OK, fair enough:
Crawford, a research fellow in culture at the University of Virginia – and a man who is currently “restoring and radically modifying” a 1975 VW Beetle using his principle of “folk engineering” – would beg to differ. He makes the case that “technocrats and optimisers seek to make everything idiot-proof, and pursue this by treating us like idiots. It is a presumption that tends to be self-fulfilling; we really do feel ourselves becoming dumber. Against such a backdrop, to drive is to exercise one’s skill at being free, and I suspect that is why we love to drive.”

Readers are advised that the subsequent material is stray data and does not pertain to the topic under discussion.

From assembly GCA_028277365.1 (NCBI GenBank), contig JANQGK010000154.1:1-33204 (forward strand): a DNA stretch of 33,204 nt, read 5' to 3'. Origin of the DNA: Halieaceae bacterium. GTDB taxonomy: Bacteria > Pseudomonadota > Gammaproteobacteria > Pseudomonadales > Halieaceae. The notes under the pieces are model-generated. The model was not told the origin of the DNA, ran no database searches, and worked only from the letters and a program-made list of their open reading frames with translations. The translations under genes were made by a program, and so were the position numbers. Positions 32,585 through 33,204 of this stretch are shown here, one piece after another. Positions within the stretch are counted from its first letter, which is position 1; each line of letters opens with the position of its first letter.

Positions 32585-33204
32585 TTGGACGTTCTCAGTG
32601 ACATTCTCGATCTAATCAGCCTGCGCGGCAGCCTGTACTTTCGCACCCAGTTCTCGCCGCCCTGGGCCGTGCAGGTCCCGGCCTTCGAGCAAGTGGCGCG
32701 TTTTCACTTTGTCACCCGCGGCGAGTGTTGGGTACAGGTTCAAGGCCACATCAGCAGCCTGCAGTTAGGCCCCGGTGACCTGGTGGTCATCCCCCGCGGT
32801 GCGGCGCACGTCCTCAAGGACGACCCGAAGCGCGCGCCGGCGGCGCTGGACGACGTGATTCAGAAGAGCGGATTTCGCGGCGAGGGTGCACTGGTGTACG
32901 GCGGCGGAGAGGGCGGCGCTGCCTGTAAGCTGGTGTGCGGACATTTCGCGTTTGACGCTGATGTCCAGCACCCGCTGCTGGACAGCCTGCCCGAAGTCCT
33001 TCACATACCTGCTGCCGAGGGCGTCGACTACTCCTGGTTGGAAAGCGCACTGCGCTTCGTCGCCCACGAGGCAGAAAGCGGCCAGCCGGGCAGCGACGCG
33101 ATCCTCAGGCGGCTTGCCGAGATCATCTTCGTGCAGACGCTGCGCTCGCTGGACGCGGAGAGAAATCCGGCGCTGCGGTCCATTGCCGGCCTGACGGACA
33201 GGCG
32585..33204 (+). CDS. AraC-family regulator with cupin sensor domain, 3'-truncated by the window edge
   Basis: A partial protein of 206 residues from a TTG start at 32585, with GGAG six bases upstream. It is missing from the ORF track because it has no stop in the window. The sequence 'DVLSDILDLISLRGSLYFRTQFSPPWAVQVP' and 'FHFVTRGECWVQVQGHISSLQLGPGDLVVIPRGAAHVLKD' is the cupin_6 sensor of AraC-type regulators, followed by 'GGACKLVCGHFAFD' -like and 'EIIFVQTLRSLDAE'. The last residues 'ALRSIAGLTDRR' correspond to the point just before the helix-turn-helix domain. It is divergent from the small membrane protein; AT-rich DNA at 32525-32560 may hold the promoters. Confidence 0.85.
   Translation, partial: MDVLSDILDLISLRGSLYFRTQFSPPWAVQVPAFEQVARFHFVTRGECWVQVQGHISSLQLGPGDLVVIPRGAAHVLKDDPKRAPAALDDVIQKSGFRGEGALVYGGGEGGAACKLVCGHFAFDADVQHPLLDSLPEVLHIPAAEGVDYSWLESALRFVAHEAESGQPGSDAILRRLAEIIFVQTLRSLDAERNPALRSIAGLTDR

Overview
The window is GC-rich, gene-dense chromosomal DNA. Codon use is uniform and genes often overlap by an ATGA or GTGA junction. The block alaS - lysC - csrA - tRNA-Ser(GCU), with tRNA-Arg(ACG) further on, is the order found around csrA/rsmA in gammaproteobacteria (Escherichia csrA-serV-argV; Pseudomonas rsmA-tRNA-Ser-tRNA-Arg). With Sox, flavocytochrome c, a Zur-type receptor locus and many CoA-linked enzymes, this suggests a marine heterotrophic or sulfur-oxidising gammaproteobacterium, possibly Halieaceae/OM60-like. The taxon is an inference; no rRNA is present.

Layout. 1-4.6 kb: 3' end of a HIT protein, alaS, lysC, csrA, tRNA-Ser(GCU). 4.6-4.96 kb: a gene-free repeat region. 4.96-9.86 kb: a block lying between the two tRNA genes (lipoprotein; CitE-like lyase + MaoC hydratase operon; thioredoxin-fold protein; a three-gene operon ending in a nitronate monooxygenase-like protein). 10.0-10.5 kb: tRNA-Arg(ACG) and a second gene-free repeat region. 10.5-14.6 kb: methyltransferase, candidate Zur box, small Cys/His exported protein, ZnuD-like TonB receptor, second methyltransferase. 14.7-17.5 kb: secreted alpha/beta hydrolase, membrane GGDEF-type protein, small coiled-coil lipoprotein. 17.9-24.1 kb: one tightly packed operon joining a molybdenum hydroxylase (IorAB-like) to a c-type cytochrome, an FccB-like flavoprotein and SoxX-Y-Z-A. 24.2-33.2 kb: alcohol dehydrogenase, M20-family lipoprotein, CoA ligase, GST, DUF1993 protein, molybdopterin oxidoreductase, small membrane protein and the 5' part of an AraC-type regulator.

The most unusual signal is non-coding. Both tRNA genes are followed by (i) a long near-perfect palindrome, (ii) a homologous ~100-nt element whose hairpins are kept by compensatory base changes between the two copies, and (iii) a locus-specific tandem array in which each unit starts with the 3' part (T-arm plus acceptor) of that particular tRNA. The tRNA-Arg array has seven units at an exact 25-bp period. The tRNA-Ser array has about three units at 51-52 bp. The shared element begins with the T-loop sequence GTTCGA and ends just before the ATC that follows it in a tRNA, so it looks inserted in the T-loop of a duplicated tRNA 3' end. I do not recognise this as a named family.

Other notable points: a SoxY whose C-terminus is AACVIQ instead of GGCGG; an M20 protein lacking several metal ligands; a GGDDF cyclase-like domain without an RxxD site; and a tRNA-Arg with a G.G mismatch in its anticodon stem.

This is not only a petrolhead’s complaint against rule-making officialdom (though Crawford reserves a special place in hell for the bureaucratic scalpers who install traffic cameras); it is also a vivid and heartfelt manifesto against the drift of our world, against the loss of individual agency and the human pleasure of acquired skill and calculated risk. It asks its readers to beware tech billionaires bearing algorithms.
That does rather fuck over the case for public transport, doesn’t it?